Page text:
In “The Case Against AI Alignment”, Andrew Sauer describes how the greatest risks of an unaligned artificial general intelligence is that humanity goes extinct while an aligned system can lead to extreme suffering for a minority or for simulated beings. It is based on the inherent outgroup hatred of human psychology.

This comes at a time when the field of alignment is growing rapidly in response to the systems that have been released in the past year. One of the most important tasks of the sub-field of alignment concerned with value alignment is also to figure out whose values to align to, something that few have grappled with until now.

Responses to Sauer’s piece accept the importance of figuring out these questions but reject the hypothesis that we should accept the death of all humans because there “might” be a highly risky outcome. Additionally, human-invoked suffering for others is not a stable state, as compared to extinction, which means it has much less relevance on the larger timescale than one might expect.

Deep learning research and other news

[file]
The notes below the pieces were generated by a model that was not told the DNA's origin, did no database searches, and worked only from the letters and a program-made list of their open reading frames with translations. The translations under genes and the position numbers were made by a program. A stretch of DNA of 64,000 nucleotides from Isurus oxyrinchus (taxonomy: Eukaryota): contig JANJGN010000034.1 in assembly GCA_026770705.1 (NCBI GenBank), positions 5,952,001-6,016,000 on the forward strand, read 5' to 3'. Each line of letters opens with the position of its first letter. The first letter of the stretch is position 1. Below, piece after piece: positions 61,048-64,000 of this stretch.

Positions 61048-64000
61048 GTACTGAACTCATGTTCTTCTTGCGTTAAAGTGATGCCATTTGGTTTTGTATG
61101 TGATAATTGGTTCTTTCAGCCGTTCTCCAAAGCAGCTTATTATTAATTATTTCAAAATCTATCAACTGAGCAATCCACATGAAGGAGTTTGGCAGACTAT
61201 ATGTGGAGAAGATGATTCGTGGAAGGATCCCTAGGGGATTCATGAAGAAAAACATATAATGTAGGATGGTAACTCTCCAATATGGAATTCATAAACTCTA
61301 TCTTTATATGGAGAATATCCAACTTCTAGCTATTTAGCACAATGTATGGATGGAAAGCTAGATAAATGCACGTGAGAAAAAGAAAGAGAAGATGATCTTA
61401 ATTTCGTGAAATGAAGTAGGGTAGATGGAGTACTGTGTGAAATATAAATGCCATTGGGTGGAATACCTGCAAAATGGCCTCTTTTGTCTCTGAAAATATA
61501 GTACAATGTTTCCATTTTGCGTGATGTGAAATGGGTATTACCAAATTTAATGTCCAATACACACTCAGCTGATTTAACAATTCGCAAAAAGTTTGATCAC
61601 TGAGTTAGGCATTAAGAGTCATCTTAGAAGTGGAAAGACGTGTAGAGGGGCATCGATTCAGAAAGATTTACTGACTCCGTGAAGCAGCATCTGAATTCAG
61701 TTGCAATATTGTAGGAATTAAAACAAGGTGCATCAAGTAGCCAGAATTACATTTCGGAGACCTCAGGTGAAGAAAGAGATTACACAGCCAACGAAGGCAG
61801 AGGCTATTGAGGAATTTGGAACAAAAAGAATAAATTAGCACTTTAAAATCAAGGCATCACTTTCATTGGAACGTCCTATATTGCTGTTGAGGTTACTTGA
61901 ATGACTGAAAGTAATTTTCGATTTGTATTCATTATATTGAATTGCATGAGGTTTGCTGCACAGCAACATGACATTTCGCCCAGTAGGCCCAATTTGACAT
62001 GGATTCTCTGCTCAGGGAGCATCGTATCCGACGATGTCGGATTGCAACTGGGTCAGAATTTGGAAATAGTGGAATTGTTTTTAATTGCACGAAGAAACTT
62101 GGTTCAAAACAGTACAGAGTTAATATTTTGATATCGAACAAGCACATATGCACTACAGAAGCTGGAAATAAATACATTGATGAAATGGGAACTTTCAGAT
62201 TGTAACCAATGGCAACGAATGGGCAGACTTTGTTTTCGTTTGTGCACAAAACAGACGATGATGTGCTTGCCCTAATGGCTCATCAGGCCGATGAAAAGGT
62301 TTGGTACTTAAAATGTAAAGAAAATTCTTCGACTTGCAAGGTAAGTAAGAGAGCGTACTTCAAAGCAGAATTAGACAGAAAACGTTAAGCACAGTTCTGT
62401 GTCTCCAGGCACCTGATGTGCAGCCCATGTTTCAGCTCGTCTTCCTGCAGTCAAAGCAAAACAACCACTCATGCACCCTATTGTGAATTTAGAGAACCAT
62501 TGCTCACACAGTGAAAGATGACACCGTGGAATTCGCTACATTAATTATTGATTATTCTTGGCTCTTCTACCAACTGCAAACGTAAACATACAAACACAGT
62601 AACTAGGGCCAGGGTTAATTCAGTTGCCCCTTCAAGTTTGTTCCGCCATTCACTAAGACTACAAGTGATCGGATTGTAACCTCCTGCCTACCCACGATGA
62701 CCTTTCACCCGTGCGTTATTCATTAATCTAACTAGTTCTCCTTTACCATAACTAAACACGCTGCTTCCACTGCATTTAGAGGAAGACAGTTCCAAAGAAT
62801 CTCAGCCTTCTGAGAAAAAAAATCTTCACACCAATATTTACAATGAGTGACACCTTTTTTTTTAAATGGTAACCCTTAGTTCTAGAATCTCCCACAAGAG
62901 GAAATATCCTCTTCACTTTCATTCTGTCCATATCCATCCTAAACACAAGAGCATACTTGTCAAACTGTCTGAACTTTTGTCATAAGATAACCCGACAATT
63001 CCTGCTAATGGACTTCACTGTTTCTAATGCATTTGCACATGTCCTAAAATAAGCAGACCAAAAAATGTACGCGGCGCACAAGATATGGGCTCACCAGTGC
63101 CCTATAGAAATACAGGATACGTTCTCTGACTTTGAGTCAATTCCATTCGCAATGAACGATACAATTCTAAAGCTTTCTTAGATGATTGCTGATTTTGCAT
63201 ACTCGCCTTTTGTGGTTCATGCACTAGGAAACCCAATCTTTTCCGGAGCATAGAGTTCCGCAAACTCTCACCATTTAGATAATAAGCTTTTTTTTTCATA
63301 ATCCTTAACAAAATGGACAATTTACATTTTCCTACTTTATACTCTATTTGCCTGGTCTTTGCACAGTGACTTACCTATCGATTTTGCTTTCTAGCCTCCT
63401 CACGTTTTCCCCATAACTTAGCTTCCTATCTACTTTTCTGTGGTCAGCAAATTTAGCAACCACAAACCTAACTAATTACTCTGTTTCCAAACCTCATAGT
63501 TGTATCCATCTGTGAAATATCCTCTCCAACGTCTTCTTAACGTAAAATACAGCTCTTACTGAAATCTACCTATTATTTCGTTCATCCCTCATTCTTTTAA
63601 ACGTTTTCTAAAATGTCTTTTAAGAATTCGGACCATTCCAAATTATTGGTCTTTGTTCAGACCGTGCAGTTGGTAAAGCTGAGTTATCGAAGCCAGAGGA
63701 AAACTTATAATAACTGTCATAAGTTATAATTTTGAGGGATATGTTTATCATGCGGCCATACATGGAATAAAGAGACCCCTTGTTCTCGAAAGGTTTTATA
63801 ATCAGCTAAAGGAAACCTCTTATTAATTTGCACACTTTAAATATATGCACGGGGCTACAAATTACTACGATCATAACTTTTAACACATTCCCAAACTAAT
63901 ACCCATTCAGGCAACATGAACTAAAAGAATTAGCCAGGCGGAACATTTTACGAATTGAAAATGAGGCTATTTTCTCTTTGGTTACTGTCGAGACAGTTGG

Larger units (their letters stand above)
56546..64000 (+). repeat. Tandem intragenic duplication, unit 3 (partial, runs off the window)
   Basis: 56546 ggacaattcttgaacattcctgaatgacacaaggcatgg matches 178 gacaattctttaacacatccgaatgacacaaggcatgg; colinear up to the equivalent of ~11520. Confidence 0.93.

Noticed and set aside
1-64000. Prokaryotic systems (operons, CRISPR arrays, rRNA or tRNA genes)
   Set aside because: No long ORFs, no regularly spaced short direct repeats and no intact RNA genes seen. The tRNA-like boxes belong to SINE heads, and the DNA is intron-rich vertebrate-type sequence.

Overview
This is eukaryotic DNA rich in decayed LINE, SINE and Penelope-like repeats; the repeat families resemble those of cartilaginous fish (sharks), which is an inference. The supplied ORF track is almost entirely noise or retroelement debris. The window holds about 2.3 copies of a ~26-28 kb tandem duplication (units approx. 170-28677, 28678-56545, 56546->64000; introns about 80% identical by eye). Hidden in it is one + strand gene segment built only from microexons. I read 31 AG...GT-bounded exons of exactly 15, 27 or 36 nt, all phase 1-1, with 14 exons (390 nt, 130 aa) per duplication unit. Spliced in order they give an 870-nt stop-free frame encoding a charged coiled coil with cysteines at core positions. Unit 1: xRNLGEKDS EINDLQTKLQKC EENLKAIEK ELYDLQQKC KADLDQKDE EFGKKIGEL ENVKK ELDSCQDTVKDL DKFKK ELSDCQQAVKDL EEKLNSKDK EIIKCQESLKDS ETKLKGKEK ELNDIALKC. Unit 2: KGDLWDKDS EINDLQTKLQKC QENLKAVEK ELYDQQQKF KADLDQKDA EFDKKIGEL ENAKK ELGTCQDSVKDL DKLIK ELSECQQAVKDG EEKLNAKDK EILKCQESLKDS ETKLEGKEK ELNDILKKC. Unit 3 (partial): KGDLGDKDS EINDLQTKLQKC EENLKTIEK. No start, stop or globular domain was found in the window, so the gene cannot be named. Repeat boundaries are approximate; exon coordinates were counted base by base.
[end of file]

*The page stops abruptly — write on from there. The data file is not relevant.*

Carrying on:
In other news…

  • Jacques Thibodeau finds limitations in the recent ROME paper that claims to “modify factual associations” by updating weights in the multilayer perceptrons of Transformers. Thibodeau finds that it’s mostly editing word relations and not factual associations between concepts.
  • The paper “Discovering latent knowledge in language models without supervision” extracts neural network activations to map whether they correspond to a “yes” or “no” answer to questions. When the models are prompted to give the wrong answer, they were still able to classify that it knew the right answer based on its model activations, something other methods are not capable of. Their work was extended by the winners of the AI testing hackathon where they used the method to understand models trained on the ETHICS dataset containing ambiguous ethical situations.